Sport governance keeps hitting the headlines for all the wrong reasons: corruption, doping, match-fixing. And yet, for every high-profile global sport governance body with vast commercial revenues, there are many other lesser-known national or regional bodies facing very different issues – often struggling with limited public funds to keep grassroots facilities going.
In different ways, all these sport governance bodies are facing questions about their fitness for purpose. The European Commission recently held a flagship event on good governance in sport, with stakeholders at all levels coming together to explore current and future challenges.
As part of this event, we asked participants to stretch their minds by imagining how changes in the world over the next 15 years might affect sport governance. Here are the top seven ideas.
1. The doping landscape. Medical technologies are likely to advance hugely in the coming years, opening up new ways to enhance sporting performance – not only new pharmacological compounds, but potentially uses of gene editing and human augmentation devices, both physical and mental. Athletes might need “biological passports” allowing the tracing of suspiciously unusual changes in their physiology and performance. In general, the question of what constitutes doping and how to prevent it is likely to become ever more complex.
2. National identities. The current political mood might be seeing national identities reassert themselves against globalization, but the long-term effects of increased human mobility across borders will continue to play out in the sporting sphere. Questions about who should have the right to represent what country are likely to become more acute, and the entire notion of competitions among ‘national’ teams might start to look outmoded.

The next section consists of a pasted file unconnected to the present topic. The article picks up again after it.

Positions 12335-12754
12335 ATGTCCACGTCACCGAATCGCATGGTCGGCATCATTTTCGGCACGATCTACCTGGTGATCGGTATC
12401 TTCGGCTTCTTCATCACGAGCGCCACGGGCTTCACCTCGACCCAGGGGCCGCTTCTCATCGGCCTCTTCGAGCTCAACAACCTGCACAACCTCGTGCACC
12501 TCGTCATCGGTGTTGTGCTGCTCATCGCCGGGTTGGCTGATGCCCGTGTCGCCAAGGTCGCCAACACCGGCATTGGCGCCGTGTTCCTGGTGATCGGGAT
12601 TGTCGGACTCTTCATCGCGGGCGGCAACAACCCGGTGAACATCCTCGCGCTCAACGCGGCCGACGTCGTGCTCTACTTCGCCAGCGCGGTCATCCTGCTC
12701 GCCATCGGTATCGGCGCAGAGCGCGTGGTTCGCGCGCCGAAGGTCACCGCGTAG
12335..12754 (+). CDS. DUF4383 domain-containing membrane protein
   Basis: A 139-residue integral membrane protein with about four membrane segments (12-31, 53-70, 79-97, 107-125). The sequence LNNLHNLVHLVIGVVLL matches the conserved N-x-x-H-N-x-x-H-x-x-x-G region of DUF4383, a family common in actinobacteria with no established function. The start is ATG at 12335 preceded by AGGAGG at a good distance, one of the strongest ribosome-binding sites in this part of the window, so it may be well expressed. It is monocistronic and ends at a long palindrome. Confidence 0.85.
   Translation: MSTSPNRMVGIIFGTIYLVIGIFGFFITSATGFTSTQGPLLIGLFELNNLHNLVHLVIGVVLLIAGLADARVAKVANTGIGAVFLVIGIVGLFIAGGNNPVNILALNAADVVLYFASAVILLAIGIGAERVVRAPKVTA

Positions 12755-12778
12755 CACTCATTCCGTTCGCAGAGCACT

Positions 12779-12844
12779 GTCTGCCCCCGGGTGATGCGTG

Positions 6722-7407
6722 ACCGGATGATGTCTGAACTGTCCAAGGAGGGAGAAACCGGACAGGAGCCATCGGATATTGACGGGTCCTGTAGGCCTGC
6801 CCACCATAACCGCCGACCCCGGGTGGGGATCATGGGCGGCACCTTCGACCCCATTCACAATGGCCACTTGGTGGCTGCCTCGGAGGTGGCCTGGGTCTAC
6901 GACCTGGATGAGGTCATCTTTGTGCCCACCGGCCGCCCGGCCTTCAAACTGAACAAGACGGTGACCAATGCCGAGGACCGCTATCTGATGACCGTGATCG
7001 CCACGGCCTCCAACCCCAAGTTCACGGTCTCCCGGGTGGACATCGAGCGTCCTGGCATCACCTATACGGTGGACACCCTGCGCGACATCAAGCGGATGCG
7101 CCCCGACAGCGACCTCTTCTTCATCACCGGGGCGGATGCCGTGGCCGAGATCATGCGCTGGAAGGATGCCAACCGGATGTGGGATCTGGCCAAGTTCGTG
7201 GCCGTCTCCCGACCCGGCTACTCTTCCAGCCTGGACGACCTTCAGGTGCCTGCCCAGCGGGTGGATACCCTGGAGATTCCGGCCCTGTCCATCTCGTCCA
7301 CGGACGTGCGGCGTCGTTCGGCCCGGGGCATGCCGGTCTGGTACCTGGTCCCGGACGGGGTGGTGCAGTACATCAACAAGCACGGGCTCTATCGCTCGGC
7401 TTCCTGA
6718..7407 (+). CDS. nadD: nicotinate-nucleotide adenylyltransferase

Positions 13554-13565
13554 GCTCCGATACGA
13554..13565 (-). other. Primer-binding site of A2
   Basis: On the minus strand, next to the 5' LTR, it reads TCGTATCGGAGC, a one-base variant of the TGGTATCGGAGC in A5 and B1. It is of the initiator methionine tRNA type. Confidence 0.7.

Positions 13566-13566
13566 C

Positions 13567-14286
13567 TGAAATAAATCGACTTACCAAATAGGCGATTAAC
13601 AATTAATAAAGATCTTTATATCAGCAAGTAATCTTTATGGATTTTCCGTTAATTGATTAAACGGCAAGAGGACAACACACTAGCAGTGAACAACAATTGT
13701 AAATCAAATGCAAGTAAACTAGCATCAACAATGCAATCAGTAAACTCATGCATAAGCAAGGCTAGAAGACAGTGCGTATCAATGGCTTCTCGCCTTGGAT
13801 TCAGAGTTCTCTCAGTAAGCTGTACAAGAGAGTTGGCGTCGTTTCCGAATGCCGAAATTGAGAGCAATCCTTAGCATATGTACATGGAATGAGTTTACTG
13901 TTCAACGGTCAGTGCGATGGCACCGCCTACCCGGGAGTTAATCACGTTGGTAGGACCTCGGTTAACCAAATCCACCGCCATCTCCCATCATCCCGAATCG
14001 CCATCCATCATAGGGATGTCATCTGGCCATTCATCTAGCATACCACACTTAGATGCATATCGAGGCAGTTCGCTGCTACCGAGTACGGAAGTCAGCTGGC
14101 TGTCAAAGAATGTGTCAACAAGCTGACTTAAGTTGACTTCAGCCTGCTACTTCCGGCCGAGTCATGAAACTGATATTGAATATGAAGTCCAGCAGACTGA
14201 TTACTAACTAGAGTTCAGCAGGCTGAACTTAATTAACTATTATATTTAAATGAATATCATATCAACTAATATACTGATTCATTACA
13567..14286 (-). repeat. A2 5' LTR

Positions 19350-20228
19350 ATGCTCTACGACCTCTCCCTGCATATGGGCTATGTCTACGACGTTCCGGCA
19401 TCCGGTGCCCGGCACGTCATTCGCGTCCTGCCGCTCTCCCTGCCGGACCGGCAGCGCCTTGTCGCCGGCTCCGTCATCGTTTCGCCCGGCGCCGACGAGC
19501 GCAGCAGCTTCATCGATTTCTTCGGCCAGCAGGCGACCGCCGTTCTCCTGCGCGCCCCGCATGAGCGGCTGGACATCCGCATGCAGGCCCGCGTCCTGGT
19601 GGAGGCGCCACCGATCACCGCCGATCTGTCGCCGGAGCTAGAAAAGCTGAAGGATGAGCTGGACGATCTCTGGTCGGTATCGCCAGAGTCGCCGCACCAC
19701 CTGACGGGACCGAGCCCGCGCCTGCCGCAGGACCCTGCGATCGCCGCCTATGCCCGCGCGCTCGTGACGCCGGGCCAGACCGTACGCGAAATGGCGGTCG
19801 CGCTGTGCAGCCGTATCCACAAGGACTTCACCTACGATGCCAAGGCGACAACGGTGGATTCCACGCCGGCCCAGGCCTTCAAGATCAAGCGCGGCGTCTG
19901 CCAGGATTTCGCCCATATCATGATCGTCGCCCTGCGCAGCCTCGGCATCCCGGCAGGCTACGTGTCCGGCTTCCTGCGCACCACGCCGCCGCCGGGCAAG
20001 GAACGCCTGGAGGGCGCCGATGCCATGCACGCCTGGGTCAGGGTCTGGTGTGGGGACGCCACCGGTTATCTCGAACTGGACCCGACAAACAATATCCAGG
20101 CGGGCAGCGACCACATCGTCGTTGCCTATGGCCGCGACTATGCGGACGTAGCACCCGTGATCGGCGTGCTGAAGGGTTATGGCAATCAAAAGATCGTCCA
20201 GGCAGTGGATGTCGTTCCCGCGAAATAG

3. Challenges to autonomy. Young people are typically more impatient about lack of transparency in any kind of decision-making. Pressure may grow on governments to contest the authority of sporting bodies which are seen to be unfit for purpose.
4. Tighter control of public funds. Economies are stagnating, populations are ageing, and there is ever more pressure on the public purse. Governments are expected to take an ever more professionalised approach to their investment in sports, with stricter “key performance indicators” to measure the effectiveness and efficiency with which organizations use funding.
5. More demand for economic justification. While funding for sport has traditionally been justified by cultural and social benefits, ageing populations and tighter finances may shift the focus more towards economic benefits, such as population health outcomes. Governments may take an increasingly holistic view of promoting healthy activity, which will bring sports bodies into more direct competition for public funds with, for example, recreational areas in parks or networks of bicycle lanes in cities.
6. Innovative funding models. Declining public funds may see more sporting bodies look for alternative business models, which may bring problems of their own. Imagine, for example, the proliferation of the fact that fans have to place a bet with a particular bookmaker to gain access to viewing an event.
7. Redefiniton of ‘sports’. Advances in technology are expected to increasingly merge the virtual and physical worlds. This may lead to a blurring of the boundaries between gaming and sports, and questions over what exactly sport governance bodies should be governing.
Perhaps it is no surprise that ethics, transparency, values and professionalism were recurring issues in the discussion. While well-functioning governance is typified by checks and balances and the separation of powers, sports governance bodies tend to lack these features: they make the laws, adjudicate individual cases, and enforce the penalties. Moving towards more effective sport governance models will be essential to meet these seven looming challenges.
This article recaps the insights of a workshop in the context of the flagship event focused on future sport governance scenarios. It was facilitated by Kristel Van der Elst, Co-Founder and CEO of The Global Foresight Group, a global research, development and consulting firm specialized in Strategic Foresight.
NOTE: A second workshop in the context of the flagship event focused on current sport governance challenges. For insights of this workshop please visit: http://minc.ch/news/2016-09.html